It's Not The Holy Land Any More (Acts 6:8-15)
Oct 11, 2010 by Craig Blomberg | 0 Comments
“They produced false witnesses, who testified, ‘This fellow never stops speaking against this holy place and against the law.’” (v. 13; TNIV)
Growing up, I always wondered why a minority of Christian speakers refused to call Israel the “Holy Land” but spoke of visiting “Bible Lands” instead. Later I would learn.
What made Stephen the first Christian martyr, when all of the apostles were able to remain in Jerusalem unchallenged (8:1)? It seems he was the first to articulate just how radical the effect of Jesus’ incarnation, crucifixion and resurrection really was.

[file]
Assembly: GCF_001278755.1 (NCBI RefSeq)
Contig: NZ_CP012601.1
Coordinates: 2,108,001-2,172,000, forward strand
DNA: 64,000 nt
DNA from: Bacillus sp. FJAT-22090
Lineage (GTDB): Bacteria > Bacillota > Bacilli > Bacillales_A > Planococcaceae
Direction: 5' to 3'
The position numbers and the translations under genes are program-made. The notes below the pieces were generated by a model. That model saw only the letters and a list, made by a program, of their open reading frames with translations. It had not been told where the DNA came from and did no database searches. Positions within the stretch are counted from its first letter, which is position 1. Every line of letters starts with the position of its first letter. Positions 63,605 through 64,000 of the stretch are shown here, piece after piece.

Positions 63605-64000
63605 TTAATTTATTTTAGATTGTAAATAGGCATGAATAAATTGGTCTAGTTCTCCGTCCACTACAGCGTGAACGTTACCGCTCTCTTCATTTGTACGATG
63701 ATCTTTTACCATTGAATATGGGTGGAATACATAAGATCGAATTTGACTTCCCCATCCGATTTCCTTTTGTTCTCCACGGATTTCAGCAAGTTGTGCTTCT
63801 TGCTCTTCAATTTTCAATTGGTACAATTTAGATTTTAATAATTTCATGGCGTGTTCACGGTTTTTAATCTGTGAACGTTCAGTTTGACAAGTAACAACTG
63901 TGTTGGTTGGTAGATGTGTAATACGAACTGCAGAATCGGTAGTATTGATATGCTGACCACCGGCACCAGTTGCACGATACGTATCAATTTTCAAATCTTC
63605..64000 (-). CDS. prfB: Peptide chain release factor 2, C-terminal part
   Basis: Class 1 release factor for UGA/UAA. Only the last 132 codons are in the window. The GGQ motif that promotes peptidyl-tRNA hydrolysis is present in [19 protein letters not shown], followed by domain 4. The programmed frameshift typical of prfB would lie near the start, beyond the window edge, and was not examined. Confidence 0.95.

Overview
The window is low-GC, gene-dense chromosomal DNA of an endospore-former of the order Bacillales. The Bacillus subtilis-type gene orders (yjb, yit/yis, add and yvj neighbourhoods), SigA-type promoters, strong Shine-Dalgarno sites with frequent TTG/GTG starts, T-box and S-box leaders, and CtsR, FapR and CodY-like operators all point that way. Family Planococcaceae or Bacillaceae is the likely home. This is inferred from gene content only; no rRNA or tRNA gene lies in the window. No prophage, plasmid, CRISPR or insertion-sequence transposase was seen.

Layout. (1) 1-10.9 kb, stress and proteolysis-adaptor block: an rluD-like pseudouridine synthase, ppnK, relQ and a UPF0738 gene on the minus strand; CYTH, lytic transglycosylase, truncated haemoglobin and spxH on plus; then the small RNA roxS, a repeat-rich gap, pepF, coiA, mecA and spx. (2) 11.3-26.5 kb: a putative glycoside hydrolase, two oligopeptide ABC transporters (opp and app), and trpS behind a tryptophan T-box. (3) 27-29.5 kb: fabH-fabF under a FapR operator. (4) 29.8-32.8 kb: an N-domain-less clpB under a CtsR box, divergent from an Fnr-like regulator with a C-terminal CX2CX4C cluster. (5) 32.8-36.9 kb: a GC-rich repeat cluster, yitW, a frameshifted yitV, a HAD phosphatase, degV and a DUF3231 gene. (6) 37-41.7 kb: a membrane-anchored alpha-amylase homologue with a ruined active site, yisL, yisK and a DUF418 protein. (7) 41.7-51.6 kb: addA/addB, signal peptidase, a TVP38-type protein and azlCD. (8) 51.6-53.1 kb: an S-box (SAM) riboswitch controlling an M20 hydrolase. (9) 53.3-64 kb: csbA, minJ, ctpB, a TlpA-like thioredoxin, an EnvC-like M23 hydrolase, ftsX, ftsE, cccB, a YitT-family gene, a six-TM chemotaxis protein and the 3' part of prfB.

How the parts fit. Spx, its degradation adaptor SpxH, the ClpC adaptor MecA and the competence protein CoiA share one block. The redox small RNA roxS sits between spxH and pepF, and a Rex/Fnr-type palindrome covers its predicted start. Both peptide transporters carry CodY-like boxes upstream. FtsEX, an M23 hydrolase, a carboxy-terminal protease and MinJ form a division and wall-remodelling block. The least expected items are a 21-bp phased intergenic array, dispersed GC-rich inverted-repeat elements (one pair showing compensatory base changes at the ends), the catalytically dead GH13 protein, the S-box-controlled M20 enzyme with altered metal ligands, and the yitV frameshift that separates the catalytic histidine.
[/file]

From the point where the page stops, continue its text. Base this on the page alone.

Testimony does not have to be entirely wrong to be labeled “false.” In fact, the most successful false witness mixes truth and error. The false witnesses in this passage recognized that Stephen was challenging conventional understandings of “this holy place”—the temple and the land in which it was built—and “the law.” Chapter 7 will record Stephen’s replies to these charges: he had God’s true understanding of things, while the Sanhedrin’s leaders were the ones who had missed the correct interpretation (see esp. v. 51).
The only purpose for the temple in Jerusalem that could not also be accomplished in local synagogues around the empire was the offering of animal sacrifices for the forgiveness of sins. With Christ’s once for all sacrifice this was no longer necessary. The age of the law was giving way to the age of the gospel, the good news of God’s kingdom. That also meant there would no longer be any uniquely holy land, for people could worship in Spirit and in truth anywhere (John 4:24).